In the next two months, most of you will be hosting – or attending – gatherings of family and friends. Nearly every one of these events will involve food, some of it made by you. Now I know absolutely you want to bring something that will be flavorful. Of course this assumes that the herbs and spices you’re using will do the job.
Just how old is that oregano you have tucked away on the kitchen shelf? Those decorative spice jars over the stove may look great, but do their contents taste great? All too often we buy spice jars, put them on the shelf and just assume they will do the job when the time comes. But like all foods, they break down and stop tasting good when they are beyond their “Use By” date. Time for you to employ the Herb ‘n Cowgirl’s famous look-sniff-taste test to determine what to keep and what to toss out.
Look — Is the spice faded? Do the jar contents cake together when you shake the jar? Are there suspicious signs of insects (it happens, trust me)?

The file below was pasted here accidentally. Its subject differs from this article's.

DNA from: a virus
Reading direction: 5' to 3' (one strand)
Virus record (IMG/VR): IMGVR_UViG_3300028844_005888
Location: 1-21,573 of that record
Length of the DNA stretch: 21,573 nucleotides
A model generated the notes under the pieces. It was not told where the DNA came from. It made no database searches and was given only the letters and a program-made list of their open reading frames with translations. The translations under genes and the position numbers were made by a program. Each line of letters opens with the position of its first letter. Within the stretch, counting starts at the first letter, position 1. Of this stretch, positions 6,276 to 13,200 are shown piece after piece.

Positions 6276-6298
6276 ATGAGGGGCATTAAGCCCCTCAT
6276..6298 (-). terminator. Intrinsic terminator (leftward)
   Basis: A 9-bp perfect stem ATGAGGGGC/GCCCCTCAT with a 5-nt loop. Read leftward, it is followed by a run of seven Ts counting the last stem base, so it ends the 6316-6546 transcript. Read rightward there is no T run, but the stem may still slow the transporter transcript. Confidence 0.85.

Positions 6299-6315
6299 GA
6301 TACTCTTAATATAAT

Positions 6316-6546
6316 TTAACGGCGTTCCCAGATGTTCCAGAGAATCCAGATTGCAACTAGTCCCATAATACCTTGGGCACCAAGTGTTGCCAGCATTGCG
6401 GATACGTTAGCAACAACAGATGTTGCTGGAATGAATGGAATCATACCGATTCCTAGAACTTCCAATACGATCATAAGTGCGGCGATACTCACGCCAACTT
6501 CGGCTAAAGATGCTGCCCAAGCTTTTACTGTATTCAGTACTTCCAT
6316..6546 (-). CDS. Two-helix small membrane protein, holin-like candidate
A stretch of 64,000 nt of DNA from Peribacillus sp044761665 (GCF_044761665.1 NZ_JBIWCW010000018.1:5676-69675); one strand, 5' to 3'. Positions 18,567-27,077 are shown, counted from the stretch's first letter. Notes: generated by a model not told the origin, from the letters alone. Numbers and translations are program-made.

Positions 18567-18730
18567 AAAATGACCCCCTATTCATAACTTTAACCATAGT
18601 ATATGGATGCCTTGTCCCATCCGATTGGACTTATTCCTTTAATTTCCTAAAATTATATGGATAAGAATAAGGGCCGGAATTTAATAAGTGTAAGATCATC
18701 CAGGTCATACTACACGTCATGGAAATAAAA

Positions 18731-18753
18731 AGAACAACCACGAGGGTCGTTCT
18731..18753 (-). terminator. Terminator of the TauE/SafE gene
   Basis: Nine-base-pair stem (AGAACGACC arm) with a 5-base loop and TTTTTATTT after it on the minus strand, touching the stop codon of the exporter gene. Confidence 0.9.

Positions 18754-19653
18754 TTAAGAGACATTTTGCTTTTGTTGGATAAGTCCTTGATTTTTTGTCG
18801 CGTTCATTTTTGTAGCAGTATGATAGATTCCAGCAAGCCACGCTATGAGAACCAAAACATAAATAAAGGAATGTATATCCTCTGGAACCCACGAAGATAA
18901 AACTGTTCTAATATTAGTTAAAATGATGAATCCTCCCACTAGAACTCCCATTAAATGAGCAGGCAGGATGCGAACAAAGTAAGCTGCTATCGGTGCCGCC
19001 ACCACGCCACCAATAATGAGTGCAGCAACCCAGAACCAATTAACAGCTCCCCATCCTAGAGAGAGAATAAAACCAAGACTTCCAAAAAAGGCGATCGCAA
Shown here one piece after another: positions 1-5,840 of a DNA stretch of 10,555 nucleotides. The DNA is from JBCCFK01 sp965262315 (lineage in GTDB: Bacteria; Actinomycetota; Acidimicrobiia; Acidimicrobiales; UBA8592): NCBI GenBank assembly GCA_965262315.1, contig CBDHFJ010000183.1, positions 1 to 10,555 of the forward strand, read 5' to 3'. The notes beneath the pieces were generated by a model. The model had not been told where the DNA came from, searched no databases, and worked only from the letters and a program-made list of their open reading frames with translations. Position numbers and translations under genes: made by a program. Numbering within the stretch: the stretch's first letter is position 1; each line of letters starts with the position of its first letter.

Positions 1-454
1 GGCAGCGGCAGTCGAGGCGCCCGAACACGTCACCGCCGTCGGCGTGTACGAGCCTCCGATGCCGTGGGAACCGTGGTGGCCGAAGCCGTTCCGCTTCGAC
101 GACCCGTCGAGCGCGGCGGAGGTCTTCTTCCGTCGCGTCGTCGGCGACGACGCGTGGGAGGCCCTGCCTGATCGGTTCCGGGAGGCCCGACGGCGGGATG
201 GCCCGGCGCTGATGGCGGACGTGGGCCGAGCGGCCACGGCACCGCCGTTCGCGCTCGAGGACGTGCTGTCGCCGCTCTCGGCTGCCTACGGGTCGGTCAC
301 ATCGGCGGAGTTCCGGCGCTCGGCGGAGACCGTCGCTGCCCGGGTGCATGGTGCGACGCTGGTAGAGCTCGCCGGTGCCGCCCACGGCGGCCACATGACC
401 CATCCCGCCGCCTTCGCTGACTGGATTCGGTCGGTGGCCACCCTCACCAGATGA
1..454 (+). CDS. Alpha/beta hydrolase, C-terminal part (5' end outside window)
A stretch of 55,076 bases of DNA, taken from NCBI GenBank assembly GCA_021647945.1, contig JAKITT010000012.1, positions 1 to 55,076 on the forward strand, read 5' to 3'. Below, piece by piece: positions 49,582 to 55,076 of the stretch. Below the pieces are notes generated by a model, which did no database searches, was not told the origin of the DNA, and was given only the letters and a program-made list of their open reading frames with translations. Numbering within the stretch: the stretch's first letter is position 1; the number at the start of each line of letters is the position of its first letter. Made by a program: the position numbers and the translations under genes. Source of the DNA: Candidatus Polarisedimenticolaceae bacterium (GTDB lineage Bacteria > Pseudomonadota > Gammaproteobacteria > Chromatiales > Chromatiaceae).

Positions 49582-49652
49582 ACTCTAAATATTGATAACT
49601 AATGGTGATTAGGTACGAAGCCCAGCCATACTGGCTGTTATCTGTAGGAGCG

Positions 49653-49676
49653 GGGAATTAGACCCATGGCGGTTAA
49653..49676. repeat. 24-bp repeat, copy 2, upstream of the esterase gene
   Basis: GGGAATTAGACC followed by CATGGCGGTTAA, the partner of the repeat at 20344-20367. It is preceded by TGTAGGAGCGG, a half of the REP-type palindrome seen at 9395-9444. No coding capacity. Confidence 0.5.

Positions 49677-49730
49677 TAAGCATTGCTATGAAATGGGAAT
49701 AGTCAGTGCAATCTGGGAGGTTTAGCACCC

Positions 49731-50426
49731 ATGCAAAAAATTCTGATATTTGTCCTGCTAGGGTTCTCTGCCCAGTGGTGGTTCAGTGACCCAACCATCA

Sniff – Now open the jar. Can you smell the herb or spice? If there is no aroma, it’s probably missing the essential oils that provide scent and flavor. Time to get a fresh jar.
Taste – Take a small amount and taste it. If the distinctive flavor is still there, keep it. But if it tastes no better than dried grass, it won’t do anything for your foods.
Herbs and spices that fail this test are not worth keeping. Be ruthless. Throw them out and buy more. But how old is too old? According to the McCormick Spice Company, the average shelf life is:
- Ground herbs and spices: 1-3 years
- Whole herbs and spices: 4 years
- Whole seeds: 3-4 years
- Liquid extracts: 4 years
- Seasoning blends: 1-2 years
These guidelines are for spices stored under perfect conditions, away from heat and light and in an airtight container. Spices that are too old or have not been stored properly won’t do their job. Buy replacements now to help you make tasty foods for the holidays.